Post news about entry into AC and International Gifted Program here.
For those who aren’t familiar with the Intl gifted programs, some info from CPS:
The International Gifted Program is designed for students in grades 6-8. The program includes intensive study of English, French, social studies, laboratory science, mathematics, technology, arts, physical education, library science, and advanced research. The International Gifted Program is designed to allow intellectually able students to be schooled in their least restrictive environment and to mature at an accelerated pace.
The International Gifted Program is committed to cultivating independent and competent students who are well prepared for the most intensive high schools and IB Diploma Programs.
Post your news, questions, opinions here about Neighborhood and Magnet elementary schools.
If you post about your letter/status, please include:
Waiting list #
Tier (if applicable)
And remember, this process goes on for a lonnnng time as schools move down the wait list. Patience is a virtue, as hard as it may be.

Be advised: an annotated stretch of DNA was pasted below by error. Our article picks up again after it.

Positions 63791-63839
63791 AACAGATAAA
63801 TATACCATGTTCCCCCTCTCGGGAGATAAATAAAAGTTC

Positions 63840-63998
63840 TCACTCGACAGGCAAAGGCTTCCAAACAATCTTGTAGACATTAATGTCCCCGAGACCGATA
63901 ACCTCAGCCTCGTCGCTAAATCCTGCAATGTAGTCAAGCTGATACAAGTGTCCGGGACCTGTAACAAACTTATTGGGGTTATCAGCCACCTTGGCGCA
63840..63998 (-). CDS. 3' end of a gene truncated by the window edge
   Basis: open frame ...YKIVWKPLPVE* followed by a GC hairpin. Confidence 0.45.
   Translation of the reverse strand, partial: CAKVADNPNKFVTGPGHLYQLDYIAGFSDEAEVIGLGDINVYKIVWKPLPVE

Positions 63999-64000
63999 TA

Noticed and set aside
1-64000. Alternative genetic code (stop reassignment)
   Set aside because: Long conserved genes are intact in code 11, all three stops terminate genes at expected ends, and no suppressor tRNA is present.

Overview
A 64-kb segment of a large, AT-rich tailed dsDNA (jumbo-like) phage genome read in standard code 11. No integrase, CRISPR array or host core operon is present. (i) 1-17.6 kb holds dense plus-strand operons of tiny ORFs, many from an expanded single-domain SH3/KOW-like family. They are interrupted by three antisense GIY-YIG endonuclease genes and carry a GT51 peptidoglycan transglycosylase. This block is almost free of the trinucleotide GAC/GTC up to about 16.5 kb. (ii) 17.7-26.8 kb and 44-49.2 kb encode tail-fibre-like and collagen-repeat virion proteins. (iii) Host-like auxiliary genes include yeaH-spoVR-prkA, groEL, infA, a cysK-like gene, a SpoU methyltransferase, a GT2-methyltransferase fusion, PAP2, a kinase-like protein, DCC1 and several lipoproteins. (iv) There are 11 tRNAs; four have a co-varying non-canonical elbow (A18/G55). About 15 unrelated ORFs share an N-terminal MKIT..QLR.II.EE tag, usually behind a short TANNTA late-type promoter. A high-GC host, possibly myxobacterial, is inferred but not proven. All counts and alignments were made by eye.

A quick search this morning on our school board led me to this article which I think summarizes the situation nicely and in an unbiased way and includes some quotes from some professors at DePaul. Share your opinion in the comments section.
The DePaulia writes:
“The board is responsible for the finances, governing, and organization of CPS. So, the members of the board of education have profound impact on the policies and direction of CPS.
William Sampson, DePaul Chairman of the College of Liberal Arts and Social Sciences said electing board members does not guarantee that the public’s values will be represented accurately.
“There is no assurance that board members will know anything about education or finance,” Sampson said. “Since the mayor will be held accountable for school performance, he or she will want to control the education process for which he or she is held accountable.””
““Elected boards, just as appointed boards, require a broad range of skilled individuals to be successful,” Horace Hall, a DePaul Educational Policy and Research Studies professor, said. “
The PROS of an elected school board:
“Elected school boards have their advantages.
“One of the major advantages of an elected school board is that it can bring all citizens closer to issues surrounding public education and criticality voice our needs and concerns,” Hall said. “This ideally breeds civic engagement and support.” “
The main CHALLENGE:
“The main issue seems to be the balance between keeping the community’s concerns and involvement at the forefront of educational policy while simultaneously ensuring that the board has diverse and qualified members.”